Two presentations focused on the use of social media and technical telemetry to reveal sources of disinformation and misinformation. Link analysis enables deep source checking to help analysts evaluate and connect influencers and trending hashtags to their sources. This challenging task is critical to exposing adversary nation-state influence operations, such as election interference.
Doug DePeppe (CRI) opened the session by outlining how cyber hunters venture beyond fact and source-checking to profile malicious infrastructure and influencers. Such deep-sourcing of incidents involves linking and fusing information by trained experts who research complementary indicators. Through practiced techniques and in-depth knowledge of adversary tactics, CRI discerns agendas and campaigns.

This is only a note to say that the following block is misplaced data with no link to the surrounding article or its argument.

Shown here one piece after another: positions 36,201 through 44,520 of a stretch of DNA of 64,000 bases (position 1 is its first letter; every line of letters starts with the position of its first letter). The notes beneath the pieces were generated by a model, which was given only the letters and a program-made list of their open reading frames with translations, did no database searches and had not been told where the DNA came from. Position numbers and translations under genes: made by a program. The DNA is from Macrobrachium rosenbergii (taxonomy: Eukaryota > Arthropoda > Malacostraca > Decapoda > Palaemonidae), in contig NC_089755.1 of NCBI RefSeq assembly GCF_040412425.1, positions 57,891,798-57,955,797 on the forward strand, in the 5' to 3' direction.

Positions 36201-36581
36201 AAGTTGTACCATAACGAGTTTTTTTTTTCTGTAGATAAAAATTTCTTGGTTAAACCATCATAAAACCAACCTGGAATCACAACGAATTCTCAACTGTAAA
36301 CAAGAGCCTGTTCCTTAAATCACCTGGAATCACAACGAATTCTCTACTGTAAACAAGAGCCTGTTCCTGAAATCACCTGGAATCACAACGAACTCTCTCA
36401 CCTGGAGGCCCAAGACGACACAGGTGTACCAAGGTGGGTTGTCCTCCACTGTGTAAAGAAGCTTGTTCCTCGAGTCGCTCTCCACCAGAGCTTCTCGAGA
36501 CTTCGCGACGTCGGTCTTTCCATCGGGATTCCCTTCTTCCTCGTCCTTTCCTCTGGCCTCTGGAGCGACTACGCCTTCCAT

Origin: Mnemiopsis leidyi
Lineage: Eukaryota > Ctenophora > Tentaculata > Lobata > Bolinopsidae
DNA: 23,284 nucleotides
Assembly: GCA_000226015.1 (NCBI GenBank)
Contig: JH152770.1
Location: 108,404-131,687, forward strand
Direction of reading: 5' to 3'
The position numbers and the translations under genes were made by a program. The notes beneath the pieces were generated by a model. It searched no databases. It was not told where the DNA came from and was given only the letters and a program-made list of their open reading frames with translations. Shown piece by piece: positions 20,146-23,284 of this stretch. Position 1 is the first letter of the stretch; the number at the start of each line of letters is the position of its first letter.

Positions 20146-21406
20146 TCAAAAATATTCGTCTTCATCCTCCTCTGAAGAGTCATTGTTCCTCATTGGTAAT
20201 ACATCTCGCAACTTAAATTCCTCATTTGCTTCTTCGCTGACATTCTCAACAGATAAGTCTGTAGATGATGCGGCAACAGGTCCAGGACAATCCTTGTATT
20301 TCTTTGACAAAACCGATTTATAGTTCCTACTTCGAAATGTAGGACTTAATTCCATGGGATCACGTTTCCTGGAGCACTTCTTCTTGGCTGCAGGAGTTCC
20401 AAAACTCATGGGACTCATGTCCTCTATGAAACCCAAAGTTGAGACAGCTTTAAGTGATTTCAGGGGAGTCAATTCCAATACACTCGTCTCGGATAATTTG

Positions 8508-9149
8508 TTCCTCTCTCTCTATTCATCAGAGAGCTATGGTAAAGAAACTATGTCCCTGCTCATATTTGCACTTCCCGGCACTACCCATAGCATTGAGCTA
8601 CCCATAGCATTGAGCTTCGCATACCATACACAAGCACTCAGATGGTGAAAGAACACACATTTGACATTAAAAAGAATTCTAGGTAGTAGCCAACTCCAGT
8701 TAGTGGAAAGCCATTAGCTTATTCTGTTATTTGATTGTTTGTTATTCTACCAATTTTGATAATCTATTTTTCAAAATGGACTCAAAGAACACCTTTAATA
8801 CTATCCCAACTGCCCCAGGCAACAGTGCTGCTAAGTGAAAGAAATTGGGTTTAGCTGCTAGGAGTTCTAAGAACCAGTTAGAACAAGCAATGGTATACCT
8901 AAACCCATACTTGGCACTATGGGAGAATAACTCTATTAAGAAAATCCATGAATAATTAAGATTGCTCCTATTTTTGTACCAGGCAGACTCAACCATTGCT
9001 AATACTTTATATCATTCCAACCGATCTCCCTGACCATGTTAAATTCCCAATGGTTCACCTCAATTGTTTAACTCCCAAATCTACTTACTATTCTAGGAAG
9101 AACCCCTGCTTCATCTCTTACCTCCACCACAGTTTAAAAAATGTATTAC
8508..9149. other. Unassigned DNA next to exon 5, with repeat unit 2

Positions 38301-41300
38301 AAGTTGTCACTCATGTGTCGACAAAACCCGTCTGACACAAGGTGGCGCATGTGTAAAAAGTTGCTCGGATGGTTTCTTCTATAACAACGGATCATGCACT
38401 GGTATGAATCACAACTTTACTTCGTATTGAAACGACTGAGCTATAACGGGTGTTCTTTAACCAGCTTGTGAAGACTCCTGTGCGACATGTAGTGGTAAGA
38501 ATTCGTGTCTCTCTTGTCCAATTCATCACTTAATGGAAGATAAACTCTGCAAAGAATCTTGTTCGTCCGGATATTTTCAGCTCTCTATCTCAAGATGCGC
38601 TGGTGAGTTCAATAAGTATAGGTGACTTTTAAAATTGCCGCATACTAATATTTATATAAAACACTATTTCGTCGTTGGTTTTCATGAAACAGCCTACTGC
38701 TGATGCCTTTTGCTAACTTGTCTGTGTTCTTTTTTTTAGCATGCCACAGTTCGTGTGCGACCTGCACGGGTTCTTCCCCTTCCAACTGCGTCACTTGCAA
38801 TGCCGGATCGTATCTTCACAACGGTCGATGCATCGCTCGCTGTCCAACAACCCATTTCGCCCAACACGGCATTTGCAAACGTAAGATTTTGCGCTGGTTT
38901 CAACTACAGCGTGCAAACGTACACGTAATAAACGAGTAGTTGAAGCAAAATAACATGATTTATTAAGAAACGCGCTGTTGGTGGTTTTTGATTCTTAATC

Jane Ginn (CRI) delved into malicious behavior and surveyed several tools used to combat it. In addition to detection, proactive thinking and analytic decision making are required to integrate intelligence, draw conclusions, and track persistent threats. A number of examples illuminated how well-trained teams of cyber hunter-analysts are able to reveal otherwise hidden agendas and actors.
Mattie Gullixzon (NCC) wrapped up the insights with a Call to Action. Citizens can get involved in two basic ways. First, by detecting the use of data and information to manipulate thinking and behavior. Second, by developing skills in cyber hunting. An effective way to begin is with JMark Services courses on the information environment and disinformation, CRI’s c-Watch 2020 cyber intelligence training, and NCC’s national connections.
CRI‘s mission is to build cyber capacity in communities. NCC‘s mission is to secure the world. These presentations demonstrated how CRI, with support from NCC, is doing just that through community engagement. The fight for truth-finding is on everyday.